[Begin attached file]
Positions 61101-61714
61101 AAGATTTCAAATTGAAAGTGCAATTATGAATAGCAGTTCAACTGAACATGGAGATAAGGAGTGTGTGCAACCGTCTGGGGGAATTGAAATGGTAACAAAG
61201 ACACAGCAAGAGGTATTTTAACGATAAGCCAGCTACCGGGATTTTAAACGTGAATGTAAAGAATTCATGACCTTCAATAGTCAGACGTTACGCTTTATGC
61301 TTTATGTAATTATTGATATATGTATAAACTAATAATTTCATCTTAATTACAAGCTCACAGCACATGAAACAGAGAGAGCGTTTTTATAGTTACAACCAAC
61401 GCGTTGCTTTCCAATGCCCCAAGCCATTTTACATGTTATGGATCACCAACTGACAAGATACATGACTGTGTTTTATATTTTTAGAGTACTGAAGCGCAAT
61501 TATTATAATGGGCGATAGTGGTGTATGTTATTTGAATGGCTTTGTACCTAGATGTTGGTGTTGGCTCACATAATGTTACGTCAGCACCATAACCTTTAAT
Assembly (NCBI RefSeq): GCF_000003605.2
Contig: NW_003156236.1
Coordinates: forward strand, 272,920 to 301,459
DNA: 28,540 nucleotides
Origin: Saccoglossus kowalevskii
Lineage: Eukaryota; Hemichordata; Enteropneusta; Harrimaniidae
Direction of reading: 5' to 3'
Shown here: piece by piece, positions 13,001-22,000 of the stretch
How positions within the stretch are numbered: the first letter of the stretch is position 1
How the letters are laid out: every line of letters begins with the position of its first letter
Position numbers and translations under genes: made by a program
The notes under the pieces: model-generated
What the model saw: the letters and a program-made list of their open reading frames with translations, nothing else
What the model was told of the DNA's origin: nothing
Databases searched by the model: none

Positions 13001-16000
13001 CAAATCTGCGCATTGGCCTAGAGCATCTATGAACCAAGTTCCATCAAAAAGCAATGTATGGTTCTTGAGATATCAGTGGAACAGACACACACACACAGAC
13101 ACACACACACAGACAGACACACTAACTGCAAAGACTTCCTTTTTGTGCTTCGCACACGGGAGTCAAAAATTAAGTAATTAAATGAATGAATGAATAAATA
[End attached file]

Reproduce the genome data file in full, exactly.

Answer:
Positions 61101-61714
61101 AAGATTTCAAATTGAAAGTGCAATTATGAATAGCAGTTCAACTGAACATGGAGATAAGGAGTGTGTGCAACCGTCTGGGGGAATTGAAATGGTAACAAAG
61201 ACACAGCAAGAGGTATTTTAACGATAAGCCAGCTACCGGGATTTTAAACGTGAATGTAAAGAATTCATGACCTTCAATAGTCAGACGTTACGCTTTATGC
61301 TTTATGTAATTATTGATATATGTATAAACTAATAATTTCATCTTAATTACAAGCTCACAGCACATGAAACAGAGAGAGCGTTTTTATAGTTACAACCAAC
61401 GCGTTGCTTTCCAATGCCCCAAGCCATTTTACATGTTATGGATCACCAACTGACAAGATACATGACTGTGTTTTATATTTTTAGAGTACTGAAGCGCAAT
61501 TATTATAATGGGCGATAGTGGTGTATGTTATTTGAATGGCTTTGTACCTAGATGTTGGTGTTGGCTCACATAATGTTACGTCAGCACCATAACCTTTAAT
Assembly (NCBI RefSeq): GCF_000003605.2
Contig: NW_003156236.1
Coordinates: forward strand, 272,920 to 301,459
DNA: 28,540 nucleotides
Origin: Saccoglossus kowalevskii
Lineage: Eukaryota; Hemichordata; Enteropneusta; Harrimaniidae
Direction of reading: 5' to 3'
Shown here: piece by piece, positions 13,001-22,000 of the stretch
How positions within the stretch are numbered: the first letter of the stretch is position 1
How the letters are laid out: every line of letters begins with the position of its first letter
Position numbers and translations under genes: made by a program
The notes under the pieces: model-generated
What the model saw: the letters and a program-made list of their open reading frames with translations, nothing else
What the model was told of the DNA's origin: nothing
Databases searched by the model: none

Positions 13001-16000
13001 CAAATCTGCGCATTGGCCTAGAGCATCTATGAACCAAGTTCCATCAAAAAGCAATGTATGGTTCTTGAGATATCAGTGGAACAGACACACACACACAGAC
13101 ACACACACACAGACAGACACACTAACTGCAAAGACTTCCTTTTTGTGCTTCGCACACGGGAGTCAAAAATTAAGTAATTAAATGAATGAATGAATAAATA